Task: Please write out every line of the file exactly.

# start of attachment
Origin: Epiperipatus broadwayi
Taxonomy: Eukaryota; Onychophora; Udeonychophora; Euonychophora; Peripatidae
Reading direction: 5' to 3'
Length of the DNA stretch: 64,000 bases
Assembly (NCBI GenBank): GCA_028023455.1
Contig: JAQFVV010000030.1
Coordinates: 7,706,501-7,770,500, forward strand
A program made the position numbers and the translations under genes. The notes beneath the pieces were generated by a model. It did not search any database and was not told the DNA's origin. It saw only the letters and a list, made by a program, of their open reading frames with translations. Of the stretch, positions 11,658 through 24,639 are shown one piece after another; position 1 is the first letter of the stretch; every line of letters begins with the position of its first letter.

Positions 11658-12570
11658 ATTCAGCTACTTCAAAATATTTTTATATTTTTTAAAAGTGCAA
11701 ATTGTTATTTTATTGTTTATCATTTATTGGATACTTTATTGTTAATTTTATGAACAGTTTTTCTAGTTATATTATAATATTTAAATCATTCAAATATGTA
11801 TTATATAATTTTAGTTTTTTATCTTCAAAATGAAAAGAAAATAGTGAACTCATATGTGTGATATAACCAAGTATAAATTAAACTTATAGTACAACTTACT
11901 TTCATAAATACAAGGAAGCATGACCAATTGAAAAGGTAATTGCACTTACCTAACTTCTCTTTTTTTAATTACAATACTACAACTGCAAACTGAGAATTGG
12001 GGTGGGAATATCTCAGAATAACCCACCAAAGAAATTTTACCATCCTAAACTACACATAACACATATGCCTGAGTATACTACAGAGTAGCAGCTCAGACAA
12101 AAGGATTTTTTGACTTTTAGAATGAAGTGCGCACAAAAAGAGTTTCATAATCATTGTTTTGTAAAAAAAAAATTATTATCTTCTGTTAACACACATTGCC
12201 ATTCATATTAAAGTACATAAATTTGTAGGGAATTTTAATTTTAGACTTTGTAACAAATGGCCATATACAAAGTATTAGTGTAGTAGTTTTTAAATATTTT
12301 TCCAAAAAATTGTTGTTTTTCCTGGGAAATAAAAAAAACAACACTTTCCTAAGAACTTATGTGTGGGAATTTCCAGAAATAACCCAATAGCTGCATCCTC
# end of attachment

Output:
Origin: Epiperipatus broadwayi
Taxonomy: Eukaryota; Onychophora; Udeonychophora; Euonychophora; Peripatidae
Reading direction: 5' to 3'
Length of the DNA stretch: 64,000 bases
Assembly (NCBI GenBank): GCA_028023455.1
Contig: JAQFVV010000030.1
Coordinates: 7,706,501-7,770,500, forward strand
A program made the position numbers and the translations under genes. The notes beneath the pieces were generated by a model. It did not search any database and was not told the DNA's origin. It saw only the letters and a list, made by a program, of their open reading frames with translations. Of the stretch, positions 11,658 through 24,639 are shown one piece after another; position 1 is the first letter of the stretch; every line of letters begins with the position of its first letter.

Positions 11658-12570
11658 ATTCAGCTACTTCAAAATATTTTTATATTTTTTAAAAGTGCAA
11701 ATTGTTATTTTATTGTTTATCATTTATTGGATACTTTATTGTTAATTTTATGAACAGTTTTTCTAGTTATATTATAATATTTAAATCATTCAAATATGTA
11801 TTATATAATTTTAGTTTTTTATCTTCAAAATGAAAAGAAAATAGTGAACTCATATGTGTGATATAACCAAGTATAAATTAAACTTATAGTACAACTTACT
11901 TTCATAAATACAAGGAAGCATGACCAATTGAAAAGGTAATTGCACTTACCTAACTTCTCTTTTTTTAATTACAATACTACAACTGCAAACTGAGAATTGG
12001 GGTGGGAATATCTCAGAATAACCCACCAAAGAAATTTTACCATCCTAAACTACACATAACACATATGCCTGAGTATACTACAGAGTAGCAGCTCAGACAA
12101 AAGGATTTTTTGACTTTTAGAATGAAGTGCGCACAAAAAGAGTTTCATAATCATTGTTTTGTAAAAAAAAAATTATTATCTTCTGTTAACACACATTGCC
12201 ATTCATATTAAAGTACATAAATTTGTAGGGAATTTTAATTTTAGACTTTGTAACAAATGGCCATATACAAAGTATTAGTGTAGTAGTTTTTAAATATTTT
12301 TCCAAAAAATTGTTGTTTTTCCTGGGAAATAAAAAAAACAACACTTTCCTAAGAACTTATGTGTGGGAATTTCCAGAAATAACCCAATAGCTGCATCCTC